I met Tim Berners-Lee, inventor of the World Wide Web, in the fall of 1999.
He had, somewhat reluctantly, granted a few interviews in connection with the publication of his book, "Weaving the Web."
And so we chatted for a while in his office at the Massachusetts Institute of Technology in Cambridge, where he works as head of the World Wide Web Consortium, a group that helps direct the development of the Web as a communications medium.
During that interview, Berners-Lee good-naturedly fielded some questions about the book, about his career and about his thoughts on the future direction of the Web.
It became obvious as we talked that, far from seeking the spotlight, Berners-Lee was comfortable in the academic and research settings where he has spent most of his life. He was particularly emphatic about not wanting the fame and fortune then being heaped on those who were commercializing the Web.
But there was one thing that brightened Berners-Lee's interest and that was the subject of Web publishing.
Berners-Lee said he had always envisioned the Web as a place where people could as easily publish their ideas as they could read the ideas of others.
The explosive growth of the Internet and the World Wide Web had certainly made it easier for people to find information online. But the other half of the dream, the idea that ordinary folks could easily publish on the Internet, remained unrealized.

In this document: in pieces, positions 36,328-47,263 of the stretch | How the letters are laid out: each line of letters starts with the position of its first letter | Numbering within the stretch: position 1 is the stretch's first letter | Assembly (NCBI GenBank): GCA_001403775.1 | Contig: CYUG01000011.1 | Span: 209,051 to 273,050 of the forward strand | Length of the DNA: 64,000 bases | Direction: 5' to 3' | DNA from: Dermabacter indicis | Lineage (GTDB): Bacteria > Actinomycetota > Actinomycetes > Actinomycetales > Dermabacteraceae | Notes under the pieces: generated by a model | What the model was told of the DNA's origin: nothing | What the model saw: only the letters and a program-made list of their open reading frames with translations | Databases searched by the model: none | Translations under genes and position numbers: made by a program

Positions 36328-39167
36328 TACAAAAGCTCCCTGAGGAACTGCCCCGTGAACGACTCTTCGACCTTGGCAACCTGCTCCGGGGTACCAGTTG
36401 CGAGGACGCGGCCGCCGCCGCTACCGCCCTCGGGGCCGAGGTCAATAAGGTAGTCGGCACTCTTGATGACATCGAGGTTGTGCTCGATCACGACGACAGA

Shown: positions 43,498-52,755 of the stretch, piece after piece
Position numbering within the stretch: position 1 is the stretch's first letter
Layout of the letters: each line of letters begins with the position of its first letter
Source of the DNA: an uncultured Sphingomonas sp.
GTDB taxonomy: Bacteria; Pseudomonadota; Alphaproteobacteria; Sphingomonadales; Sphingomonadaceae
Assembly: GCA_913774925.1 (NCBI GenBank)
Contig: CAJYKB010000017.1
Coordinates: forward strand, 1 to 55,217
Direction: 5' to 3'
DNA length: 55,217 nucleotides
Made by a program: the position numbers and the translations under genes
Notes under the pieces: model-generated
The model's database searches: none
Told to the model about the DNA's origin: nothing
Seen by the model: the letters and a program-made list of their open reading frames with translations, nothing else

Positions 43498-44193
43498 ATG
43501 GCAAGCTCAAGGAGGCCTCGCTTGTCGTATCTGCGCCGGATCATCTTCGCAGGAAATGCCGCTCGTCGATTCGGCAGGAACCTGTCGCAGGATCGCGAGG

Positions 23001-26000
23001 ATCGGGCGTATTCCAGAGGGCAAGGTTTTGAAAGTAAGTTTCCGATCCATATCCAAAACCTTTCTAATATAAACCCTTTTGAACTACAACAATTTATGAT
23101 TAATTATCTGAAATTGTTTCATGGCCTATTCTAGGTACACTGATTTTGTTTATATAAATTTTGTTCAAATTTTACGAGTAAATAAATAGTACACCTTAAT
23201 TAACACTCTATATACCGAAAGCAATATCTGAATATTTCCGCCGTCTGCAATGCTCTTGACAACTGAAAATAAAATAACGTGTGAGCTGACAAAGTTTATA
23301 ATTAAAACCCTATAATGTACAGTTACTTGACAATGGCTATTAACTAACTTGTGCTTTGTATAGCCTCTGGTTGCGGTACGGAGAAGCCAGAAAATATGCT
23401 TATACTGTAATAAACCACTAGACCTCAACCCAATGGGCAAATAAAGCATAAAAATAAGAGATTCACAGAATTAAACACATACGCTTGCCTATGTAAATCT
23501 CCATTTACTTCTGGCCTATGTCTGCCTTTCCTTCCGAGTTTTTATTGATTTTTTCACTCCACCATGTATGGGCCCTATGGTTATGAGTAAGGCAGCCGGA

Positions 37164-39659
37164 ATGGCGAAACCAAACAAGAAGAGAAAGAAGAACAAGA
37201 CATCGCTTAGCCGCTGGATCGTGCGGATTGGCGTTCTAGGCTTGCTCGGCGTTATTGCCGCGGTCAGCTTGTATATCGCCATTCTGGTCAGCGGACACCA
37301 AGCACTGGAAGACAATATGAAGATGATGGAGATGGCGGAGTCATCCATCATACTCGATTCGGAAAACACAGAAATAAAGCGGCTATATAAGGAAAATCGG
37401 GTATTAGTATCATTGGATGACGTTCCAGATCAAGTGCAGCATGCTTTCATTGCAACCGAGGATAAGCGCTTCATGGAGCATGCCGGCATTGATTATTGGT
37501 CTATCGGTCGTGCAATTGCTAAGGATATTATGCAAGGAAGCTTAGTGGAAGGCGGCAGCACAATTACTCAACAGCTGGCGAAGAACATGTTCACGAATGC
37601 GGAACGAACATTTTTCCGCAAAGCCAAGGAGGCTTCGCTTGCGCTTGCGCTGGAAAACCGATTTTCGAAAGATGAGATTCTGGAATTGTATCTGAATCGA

Today, 2 years later, not much has changed.
Millions use the Web to find everything from TV listings to stock quotes to ball scores to news items. Comparatively few, however, add their own insights to the Web's vast storehouse of knowledge and opinion.
True, many people have created personal home pages or registered domain names to create Web sites. But such sites represent only a fraction of what the Web could deliver if more people became directly involved in building it, not just using it.
The underlying problem is that today's software and Web infrastructure makes it too difficult for average users to publish online.
The ideal situation would be one in which every Web browser were capable of not only viewing Web pages, but editing and publishing them as well. This wouldn't give users the right to edit someone else's Web sites, of course, but it would allow people to put information online just as easily as they might create a word-processing document or an e-mail.
Some modest steps have been made in this direction. Microsoft Word, for example, allows users to save documents in the html file format used by Web pages. Netscape's browser allows users to both view and edit html documents.
But creating those documents is one thing; getting them online is another. The process of publishing documents on the Web remains far more complicated than hitting "save."
Under Berners-Lee's direction, the World Wide Web Consortium is developing a browser, called Amaya, that demonstrates what an integrated Web browser/editor might do.
The latest version of Amaya (www.w3c.org/Amaya) is a far cry from the state-of-the-art browser available from companies such as Microsoft and Netscape.
But it's an intriguing project that helps keep alive the dream of a Web that is accessible to those who want to contribute as well as those who are just browsing.
Distributed by the Los Angeles Times-Washington Post News Service
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